Waves can have various effects on volcanic coasts, depending on the type of volcanic sediment present at the shore.
Shoreline erodability along volcanic coasts ranges from very erodible for ash and unconsolidated sediment to very resistant for basalt. In the Aleutian Arc, lava and mudflows from volcanic eruptions have buried the coast, and the deposits are quickly reworked by waves. In contrast, the basalt masses of the Hawaiian Islands are very resistant to wave erosion.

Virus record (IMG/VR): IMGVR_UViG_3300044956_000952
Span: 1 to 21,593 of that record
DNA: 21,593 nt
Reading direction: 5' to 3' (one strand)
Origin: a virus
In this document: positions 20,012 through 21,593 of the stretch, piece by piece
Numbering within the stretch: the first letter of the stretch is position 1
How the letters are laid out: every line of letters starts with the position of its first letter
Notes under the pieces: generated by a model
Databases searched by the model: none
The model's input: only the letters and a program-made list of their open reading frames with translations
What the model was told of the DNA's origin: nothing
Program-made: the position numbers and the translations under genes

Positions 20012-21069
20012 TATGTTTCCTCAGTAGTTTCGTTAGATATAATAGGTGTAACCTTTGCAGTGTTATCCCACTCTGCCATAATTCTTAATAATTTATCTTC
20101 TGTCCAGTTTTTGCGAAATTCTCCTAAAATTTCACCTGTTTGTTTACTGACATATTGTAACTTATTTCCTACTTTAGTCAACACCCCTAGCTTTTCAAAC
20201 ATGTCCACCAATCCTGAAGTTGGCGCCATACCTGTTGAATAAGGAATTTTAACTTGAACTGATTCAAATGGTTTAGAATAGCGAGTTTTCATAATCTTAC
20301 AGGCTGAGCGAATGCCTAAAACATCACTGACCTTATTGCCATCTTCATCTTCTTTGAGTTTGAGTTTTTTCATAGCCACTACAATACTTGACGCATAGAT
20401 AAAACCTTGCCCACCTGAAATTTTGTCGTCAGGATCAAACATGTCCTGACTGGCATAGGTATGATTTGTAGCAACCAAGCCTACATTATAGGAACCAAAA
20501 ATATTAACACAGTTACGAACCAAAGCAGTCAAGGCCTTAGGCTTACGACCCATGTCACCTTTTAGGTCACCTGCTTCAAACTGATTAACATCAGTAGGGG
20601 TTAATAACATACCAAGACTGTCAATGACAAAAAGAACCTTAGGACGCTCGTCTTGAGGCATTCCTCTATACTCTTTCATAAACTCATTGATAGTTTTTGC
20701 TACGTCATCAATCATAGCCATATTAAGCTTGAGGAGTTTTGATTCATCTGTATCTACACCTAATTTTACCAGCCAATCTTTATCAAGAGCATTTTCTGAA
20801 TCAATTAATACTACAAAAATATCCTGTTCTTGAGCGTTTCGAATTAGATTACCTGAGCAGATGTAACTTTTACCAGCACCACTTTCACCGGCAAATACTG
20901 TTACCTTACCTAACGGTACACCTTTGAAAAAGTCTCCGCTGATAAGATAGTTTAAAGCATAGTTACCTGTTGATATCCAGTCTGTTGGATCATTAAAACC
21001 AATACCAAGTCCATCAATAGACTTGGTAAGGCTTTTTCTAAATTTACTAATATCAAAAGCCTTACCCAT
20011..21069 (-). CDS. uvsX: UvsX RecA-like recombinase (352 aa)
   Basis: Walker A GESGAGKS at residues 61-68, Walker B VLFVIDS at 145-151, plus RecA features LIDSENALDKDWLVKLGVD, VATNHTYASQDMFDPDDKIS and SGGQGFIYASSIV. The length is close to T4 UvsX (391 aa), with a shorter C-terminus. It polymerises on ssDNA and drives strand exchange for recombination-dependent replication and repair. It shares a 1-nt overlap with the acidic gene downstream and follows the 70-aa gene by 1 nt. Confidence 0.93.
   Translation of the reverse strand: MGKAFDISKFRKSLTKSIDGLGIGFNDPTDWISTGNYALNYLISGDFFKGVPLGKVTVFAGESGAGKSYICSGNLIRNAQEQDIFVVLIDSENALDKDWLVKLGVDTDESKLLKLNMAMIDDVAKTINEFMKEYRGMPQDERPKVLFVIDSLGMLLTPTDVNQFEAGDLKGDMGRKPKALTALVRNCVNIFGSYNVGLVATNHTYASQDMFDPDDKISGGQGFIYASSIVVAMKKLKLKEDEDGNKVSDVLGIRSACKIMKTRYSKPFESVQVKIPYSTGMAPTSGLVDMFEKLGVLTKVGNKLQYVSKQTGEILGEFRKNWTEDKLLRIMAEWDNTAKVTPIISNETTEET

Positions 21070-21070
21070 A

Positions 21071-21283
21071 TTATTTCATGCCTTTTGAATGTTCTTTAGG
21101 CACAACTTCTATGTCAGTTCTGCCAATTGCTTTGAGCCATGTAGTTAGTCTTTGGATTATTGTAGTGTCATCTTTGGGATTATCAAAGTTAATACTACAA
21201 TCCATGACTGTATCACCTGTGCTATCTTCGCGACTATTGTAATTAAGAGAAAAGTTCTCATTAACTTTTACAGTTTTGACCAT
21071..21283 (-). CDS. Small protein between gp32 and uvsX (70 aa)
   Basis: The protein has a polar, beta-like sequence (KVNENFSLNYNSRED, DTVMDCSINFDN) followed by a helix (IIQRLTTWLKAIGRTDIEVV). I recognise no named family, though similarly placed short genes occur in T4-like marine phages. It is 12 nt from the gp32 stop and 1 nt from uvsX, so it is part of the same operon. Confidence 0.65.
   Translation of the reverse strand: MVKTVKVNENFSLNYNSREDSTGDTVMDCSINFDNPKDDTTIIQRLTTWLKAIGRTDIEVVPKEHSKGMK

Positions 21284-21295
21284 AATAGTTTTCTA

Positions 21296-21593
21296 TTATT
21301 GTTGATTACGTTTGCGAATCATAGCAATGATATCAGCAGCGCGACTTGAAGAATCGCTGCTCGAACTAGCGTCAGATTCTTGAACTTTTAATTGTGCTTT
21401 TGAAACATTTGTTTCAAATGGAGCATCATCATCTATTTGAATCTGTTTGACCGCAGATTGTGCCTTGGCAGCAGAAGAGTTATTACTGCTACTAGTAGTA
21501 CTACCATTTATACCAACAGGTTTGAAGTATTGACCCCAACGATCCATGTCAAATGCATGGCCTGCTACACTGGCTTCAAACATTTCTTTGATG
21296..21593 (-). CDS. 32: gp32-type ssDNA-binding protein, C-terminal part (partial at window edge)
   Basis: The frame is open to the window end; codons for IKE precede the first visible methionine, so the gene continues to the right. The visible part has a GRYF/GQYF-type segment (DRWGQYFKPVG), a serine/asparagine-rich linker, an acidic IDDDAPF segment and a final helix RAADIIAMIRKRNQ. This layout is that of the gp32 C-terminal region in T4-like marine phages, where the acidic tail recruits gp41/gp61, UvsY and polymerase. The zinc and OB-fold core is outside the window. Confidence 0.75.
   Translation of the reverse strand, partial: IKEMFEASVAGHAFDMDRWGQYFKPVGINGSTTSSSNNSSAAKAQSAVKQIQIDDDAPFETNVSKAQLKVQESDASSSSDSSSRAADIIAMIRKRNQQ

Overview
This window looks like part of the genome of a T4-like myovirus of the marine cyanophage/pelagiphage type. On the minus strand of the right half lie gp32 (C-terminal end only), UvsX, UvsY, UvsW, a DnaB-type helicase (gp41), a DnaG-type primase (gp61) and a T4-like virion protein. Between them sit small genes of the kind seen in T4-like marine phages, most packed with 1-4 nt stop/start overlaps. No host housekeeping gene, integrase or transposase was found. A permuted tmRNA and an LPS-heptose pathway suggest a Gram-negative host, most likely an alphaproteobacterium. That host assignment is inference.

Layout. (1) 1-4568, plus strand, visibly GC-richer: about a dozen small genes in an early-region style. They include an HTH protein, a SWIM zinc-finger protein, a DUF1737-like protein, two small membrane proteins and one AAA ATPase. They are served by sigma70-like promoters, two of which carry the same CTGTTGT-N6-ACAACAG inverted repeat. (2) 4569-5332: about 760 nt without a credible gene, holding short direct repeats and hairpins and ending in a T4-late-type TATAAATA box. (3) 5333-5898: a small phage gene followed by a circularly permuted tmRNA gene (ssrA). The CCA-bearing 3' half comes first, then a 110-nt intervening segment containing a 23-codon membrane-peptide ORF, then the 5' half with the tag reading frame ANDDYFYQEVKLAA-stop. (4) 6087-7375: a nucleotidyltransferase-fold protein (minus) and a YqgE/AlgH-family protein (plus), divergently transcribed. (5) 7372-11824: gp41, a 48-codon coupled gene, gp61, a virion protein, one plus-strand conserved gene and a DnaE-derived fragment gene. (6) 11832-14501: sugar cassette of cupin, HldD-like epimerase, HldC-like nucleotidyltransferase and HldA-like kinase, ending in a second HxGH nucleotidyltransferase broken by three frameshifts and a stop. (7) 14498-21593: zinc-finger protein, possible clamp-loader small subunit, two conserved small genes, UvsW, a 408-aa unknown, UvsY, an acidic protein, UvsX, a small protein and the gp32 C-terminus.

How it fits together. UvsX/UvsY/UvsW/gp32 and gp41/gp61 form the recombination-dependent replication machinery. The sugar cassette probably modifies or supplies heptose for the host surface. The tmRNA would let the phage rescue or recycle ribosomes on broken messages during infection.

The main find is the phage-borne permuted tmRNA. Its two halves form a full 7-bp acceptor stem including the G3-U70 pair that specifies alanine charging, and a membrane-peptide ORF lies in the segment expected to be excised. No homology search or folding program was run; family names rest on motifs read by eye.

On the Big Island of Hawaii, sea cliffs are about 10 m high and have been notched or undercut by the surf. Small, steep pocket beaches consisting of black volcanic sands have developed in some notches. Throughout Hawaii, many beaches are undergoing serious erosion, and finding suitable sources of sand for renourishment has been difficult.